Home Military Aviation Watch T-7A Red Hawk going inverted for the first time

Watch T-7A Red Hawk going inverted for the first time

by Dario Leone
Watch T-7A Red Hawk going inverted for the first time

The T-7A Red Hawk completed its first inverted flight test, verifying the jet’s systems perform at maximum power with sustained negative g-forces.

Released on Ju. 14, 2020 the interesting video in this post shows the Boeing-SAAB T-7A Red Hawk for the US Air Force (USAF) completing its first inverted flight test, verifying the jet’s systems perform at maximum power with sustained negative g-forces.

Proving out the T-7A Advanced Trainer in its first inverted flights, Boeing Test & Evaluation pilots Matt Giese and William Berryman are the first to take the agile trainer through a rugged series of maneuvers to test the jet’s fuel system at all angles.

“What we do is roll the airplane upside down,” said Dan Draeger, chief pilot, Boeing Tactical Aircraft, Boeing Test & Evaluation, in the company news release. “We need to make sure that things like fuel, oil and everything else feeds properly to the airplane during all maneuvers.”

“We roll to an inverted position and push to negative one-g, so it’s a little uncomfortable. Your kind of hanging in your seat straps inside the cockpit,” added Giese.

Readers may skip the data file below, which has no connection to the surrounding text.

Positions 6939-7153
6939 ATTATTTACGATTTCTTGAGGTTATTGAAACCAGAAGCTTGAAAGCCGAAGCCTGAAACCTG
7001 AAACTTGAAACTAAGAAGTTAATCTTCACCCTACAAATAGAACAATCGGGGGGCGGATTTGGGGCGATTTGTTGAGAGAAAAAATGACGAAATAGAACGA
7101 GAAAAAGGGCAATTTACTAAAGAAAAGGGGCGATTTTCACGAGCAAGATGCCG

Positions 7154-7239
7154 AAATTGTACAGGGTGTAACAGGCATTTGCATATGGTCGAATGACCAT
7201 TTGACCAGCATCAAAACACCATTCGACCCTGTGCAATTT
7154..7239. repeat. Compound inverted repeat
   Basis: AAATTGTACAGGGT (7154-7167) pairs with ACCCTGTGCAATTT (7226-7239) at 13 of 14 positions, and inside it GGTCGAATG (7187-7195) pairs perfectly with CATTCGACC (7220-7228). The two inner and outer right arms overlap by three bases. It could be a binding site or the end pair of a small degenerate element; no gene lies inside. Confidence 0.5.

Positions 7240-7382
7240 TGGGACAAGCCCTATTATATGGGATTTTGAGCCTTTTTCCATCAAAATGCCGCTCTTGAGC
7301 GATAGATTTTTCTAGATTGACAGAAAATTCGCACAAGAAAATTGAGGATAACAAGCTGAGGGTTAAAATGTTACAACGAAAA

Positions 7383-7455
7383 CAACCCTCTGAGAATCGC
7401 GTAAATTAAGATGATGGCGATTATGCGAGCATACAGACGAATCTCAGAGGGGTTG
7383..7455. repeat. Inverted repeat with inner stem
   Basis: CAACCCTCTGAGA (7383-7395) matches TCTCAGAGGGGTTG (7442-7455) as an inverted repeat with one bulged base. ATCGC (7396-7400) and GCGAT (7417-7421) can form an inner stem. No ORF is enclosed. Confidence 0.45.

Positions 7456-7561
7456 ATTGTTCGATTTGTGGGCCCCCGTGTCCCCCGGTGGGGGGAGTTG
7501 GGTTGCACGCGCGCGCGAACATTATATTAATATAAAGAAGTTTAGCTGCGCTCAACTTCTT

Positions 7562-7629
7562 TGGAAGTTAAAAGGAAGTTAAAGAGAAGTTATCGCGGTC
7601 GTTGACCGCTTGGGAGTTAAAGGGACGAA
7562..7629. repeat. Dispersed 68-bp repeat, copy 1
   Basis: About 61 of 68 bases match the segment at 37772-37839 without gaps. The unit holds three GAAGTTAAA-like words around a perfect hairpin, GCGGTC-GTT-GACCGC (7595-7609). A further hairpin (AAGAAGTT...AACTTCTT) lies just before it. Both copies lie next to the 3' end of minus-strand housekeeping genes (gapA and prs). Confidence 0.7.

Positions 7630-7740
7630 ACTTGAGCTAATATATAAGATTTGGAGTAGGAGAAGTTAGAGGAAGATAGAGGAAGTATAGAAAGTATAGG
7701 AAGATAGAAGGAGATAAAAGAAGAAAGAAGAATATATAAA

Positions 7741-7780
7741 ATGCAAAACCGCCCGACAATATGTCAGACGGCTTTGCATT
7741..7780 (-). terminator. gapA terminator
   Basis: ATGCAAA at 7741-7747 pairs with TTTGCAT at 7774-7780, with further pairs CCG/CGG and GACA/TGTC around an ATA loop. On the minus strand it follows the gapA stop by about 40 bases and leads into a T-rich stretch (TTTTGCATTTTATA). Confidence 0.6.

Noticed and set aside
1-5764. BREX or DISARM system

Throughout the series of more than a dozen inverted test points the aircrew proved the Saab designed fuel system for the T-7A is efficient and reliable in the advanced jet as it prepares for a life of future training missions and beyond.

In September 2018, the USAF awarded Boeing a $9.2 billion contract to supply T-7A Red Hawk aircraft and trainers to replacing their aging T-38 training fleet. The T-7A was designed, built and flown in just 36 months using state-of-the-art design and manufacturing techniques. The aircraft will train fighter pilots of the future with an advanced cockpit, digital fly-by-wire controls and an integrated ground-based training system.

“It’s a great training lead-in to the current fighter fleet,” said Giese as he climbed out of the cockpit after a test flight. “It could serve multiple roles as a light attack or other fighter in many missions.”

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